What is Genitourinary Tuberculosis (GUTB)

Genitourinary Tuberculosis is a disease of the genitourinary system. This includes the entire urinary tract and reproductive system. This is an extrapulmonary form of tuberculosis infection.

Statistics on Genitourinary Tuberculosis (GUTB)

Tuberculosis is primarily a medical problem of third world, affecting between 3.5 and 4 million people per year worldwide, 90% of them within developing countries. In 1998, an incidence rate of 6.8 per 100,000 was reported in the US. In the western world, the condition is most common among HIV infected individuals, marginalised ethnic groups and immigrant populations. Genitourinary tuberculosis accounts for around 15% all extrapulmonary cases of tuberculosis.

Risk Factors for Genitourinary Tuberculosis (GUTB)

  1. 1. Primary infection with tuberculosis: Pulmonary or extrapulmonary. The development of genitourinary tuberculosis usually arises from the spread of pulmonary tuberculosis.
  2. Previous exposure to patients infected with tuberculosis: People in close contact with tuberculosis may develop dormant infection which may activate in later life with deterioration of the immune system.
  3. Immunosupression: Acquired (e.g. HIV infection) or congenital.
  4. Demographic: Tuberculosis is more common in migrants and others disadvantaged or marginalised groups of society.
  5. Location of residence: Tuberculosis is more common in the Asian subcontinent and Africa than the Western nations of the US, UK and Australia.

Progression of Genitourinary Tuberculosis (GUTB)

Genitourinary tuberculosis results from the spread of pulmonary tuberculosis through the blood to the genitourinary tract. The bacteria lodge within the tissues of the genitourinary tract and form caseating granulomas. Local urinary symptoms usually predominate (dysuria, haematuria, flank pain) but the patient may be completely asymptomatic until large destructive granulomas have formed. Large abscesses and fistulae may form if the condition is allowed to continue untreated. Severe ureteric strictures may result in urinary tract obstruction and permanent renal damage. Without treatment, the condition will progress and may spread to other parts of the body resulting in widespread miliary tuberculosis. The condition responds well to antimicrobial therapy, which is the mainstay of therapy outlined below.

How is Genitourinary Tuberculosis (GUTB) Diagnosed?

  1. Bloods: FBC, culture for AFBs.
  2. Radiology: To find radiological evidence of pulmonary tuberculosis.
  3. Sputum Culture: If the patient is suspected of active pumonary tuberculosis infection. The specimen should be sent for detection of acid fast bacilli (AFB) culture and sensitivity.

Prognosis of Genitourinary Tuberculosis (GUTB)

The prognosis of this condition is good when the infection is caused by an antibiotic-susceptible strain of the organism. In recent times, antibiotic resistant strains of tuberculosis are emerging which may require an intensive or longer duration antibiotic regime. Anti-tuberculosis drugs must be taken for minimum period of six months to eradicate infection. These drugs have many undesirable side-effects, that may limit patient adherence to therapy and reduce the likelihood of recovery.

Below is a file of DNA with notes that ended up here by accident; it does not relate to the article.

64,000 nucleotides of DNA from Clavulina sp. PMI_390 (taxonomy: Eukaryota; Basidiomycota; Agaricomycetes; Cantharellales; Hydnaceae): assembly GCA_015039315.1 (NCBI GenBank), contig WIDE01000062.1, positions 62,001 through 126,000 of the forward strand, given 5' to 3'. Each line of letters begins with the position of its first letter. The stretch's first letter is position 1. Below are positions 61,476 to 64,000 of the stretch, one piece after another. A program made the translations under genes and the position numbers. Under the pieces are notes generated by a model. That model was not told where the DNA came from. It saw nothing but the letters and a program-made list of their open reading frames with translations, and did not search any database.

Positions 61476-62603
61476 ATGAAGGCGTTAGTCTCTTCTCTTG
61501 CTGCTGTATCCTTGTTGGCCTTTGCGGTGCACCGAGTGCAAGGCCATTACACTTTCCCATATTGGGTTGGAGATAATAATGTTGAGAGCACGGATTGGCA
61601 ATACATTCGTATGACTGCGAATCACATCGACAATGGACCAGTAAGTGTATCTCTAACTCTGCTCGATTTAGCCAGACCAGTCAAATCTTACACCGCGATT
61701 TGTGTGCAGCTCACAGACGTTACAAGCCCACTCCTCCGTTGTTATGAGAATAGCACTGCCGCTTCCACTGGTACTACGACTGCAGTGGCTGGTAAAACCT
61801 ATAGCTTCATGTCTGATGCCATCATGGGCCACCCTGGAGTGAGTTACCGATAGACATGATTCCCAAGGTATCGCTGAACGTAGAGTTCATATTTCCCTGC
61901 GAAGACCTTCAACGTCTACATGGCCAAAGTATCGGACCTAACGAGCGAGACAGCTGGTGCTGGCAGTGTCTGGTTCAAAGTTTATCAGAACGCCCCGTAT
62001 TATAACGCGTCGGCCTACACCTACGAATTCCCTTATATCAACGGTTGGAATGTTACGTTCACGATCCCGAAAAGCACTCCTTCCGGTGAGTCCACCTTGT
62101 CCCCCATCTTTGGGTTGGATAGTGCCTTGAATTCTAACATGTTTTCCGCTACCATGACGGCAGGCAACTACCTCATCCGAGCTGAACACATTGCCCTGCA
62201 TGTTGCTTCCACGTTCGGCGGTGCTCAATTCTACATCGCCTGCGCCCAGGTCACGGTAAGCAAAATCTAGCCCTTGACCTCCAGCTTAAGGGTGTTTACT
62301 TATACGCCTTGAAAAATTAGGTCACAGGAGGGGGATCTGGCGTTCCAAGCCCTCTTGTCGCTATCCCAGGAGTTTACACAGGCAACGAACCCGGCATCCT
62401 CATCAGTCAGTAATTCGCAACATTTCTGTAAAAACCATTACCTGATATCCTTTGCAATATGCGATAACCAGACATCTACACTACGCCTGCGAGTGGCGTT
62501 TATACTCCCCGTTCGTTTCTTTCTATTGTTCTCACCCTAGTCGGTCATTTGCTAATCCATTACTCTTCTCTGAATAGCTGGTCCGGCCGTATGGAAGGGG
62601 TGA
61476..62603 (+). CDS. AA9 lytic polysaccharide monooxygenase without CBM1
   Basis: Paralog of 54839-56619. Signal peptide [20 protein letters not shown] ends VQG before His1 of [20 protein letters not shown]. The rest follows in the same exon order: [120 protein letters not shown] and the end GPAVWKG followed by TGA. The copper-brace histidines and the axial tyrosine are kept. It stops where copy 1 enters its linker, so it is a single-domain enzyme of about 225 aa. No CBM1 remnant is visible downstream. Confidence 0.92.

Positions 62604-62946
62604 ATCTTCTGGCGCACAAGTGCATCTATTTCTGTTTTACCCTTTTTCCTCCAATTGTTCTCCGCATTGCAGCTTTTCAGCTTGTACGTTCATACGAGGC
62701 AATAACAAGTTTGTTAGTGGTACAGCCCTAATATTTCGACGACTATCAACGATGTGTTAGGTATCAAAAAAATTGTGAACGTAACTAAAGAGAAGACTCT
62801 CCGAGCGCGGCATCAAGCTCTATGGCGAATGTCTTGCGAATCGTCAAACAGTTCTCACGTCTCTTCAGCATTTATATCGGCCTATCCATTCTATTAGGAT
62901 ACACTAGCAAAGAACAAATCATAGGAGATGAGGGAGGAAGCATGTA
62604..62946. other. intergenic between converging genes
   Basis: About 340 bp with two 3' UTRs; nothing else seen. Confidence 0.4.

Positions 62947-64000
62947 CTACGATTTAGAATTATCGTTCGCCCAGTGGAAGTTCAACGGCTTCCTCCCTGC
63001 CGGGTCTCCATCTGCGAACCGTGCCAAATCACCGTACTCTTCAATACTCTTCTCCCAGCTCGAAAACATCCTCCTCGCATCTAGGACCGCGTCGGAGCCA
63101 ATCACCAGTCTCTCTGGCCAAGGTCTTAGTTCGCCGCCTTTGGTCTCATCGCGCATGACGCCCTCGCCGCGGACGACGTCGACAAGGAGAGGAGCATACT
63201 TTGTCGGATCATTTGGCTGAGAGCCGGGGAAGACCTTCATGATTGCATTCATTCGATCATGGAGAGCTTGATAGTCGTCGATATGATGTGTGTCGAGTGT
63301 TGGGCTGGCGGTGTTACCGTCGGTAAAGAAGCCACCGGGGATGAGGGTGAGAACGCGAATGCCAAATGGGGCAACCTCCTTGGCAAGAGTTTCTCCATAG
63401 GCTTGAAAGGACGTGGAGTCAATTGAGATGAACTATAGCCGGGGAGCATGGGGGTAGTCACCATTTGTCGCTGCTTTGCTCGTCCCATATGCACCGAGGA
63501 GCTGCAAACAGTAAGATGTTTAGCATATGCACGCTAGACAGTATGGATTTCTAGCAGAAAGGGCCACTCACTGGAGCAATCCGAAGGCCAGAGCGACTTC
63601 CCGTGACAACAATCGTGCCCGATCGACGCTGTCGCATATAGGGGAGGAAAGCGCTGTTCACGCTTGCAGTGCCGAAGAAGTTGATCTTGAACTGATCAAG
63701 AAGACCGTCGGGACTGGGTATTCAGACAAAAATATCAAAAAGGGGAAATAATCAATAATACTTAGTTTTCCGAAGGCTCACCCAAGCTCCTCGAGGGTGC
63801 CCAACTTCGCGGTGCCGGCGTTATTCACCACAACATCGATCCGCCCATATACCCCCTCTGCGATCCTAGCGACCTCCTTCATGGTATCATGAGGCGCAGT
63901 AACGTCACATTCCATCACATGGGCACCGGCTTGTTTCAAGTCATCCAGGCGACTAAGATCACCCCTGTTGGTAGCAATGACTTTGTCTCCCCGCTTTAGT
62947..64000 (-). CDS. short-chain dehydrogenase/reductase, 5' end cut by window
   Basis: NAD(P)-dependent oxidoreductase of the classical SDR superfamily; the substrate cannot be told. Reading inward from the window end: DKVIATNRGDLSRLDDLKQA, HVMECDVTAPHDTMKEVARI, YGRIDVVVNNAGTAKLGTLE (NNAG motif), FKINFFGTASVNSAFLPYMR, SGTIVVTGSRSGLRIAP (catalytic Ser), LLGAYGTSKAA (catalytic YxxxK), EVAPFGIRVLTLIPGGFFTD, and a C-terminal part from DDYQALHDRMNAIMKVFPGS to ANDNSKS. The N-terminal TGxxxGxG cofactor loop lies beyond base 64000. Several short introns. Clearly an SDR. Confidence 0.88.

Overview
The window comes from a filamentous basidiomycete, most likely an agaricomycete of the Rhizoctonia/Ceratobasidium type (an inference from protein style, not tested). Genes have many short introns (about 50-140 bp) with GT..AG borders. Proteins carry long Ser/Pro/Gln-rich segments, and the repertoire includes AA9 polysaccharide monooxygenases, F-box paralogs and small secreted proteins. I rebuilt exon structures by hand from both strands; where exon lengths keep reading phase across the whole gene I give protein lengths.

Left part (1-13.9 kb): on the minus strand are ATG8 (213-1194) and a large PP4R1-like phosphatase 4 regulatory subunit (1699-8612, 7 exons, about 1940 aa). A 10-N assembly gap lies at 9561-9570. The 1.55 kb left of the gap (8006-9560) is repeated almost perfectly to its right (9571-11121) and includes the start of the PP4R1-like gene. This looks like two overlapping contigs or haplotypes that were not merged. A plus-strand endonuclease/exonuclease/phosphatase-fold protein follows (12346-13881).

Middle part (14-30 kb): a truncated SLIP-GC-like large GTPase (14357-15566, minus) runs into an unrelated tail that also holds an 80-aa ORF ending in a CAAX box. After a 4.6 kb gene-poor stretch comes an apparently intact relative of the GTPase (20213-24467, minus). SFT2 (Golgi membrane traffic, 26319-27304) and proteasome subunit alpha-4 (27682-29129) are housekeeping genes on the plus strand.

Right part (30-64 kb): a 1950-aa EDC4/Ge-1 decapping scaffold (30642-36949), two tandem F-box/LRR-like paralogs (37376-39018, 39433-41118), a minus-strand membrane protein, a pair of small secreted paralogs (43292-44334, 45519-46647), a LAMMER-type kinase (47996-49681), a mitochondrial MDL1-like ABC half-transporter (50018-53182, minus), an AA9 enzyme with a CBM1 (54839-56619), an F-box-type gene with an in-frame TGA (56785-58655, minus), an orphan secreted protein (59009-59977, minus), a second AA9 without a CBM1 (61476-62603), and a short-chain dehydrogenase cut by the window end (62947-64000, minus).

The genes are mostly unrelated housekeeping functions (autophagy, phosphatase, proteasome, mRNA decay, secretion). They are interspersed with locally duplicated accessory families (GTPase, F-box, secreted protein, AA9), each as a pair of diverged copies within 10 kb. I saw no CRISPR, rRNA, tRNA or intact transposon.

How is Genitourinary Tuberculosis (GUTB) Treated?

Long-term antibiotic therapy: As the bacteria is capable of inducing the formation of granulomas, it remian relatively protected from the action of most antibiotics. Therefore, multiple antibiotics are used fora long period to ensure the protecting granulomas are well penetrated such that the organism and disease are eradicated.

The standard antibiotic regime in Australia includes the following oral antibiotic agents:

  • Rifampicin, Isoniazid, Pyrazinamide and Ethambutol for two months
  • Rifampicin and Isoniazid for the next four months
  • Other regimes are used should the patient experience intolerable side-effects from the above regime or if the bacteria proves resistant to these agents on sensitivity testing. Response to antibiotic therapy in genitourinary tuberculosis is difficult and usually assessed clinically by the severity of symptoms. Periodic urine testing can be performed to assess disease eradication following the six-month antibiotic course.


Genitourinary Tuberculosis (GUTB) References

  1. Braunwald, Fauci, Kasper, Hauser, Longo, Jameson. Harrison’s Principles of Internal Medicine. 15th Edition. McGraw-Hill. 2001.
  2. Cotran, Kumar, Collins 6th edition. Robbins Pathologic Basis of Disease. WB Saunders Company. 1999.
  3. Kumar P, Clark M. CLINICAL MEDICINE. WB Saunders 2002 Pg 545-549.
  4. Longmore M, Wilkinson I, Torok E. OXFORD HANDBOOK OF CLINICAL MEDICINE. Oxford University Press. 2001.

All content and media on the HealthEngine Blog is created and published online for informational purposes only. It is not intended to be a substitute for professional medical advice and should not be relied on as health or personal advice. Always seek the guidance of your doctor or other qualified health professional with any questions you may have regarding your health or a medical condition. Never disregard the advice of a medical professional, or delay in seeking it because of something you have read on this Website. If you think you may have a medical emergency, call your doctor, go to the nearest hospital emergency department, or call the emergency services immediately.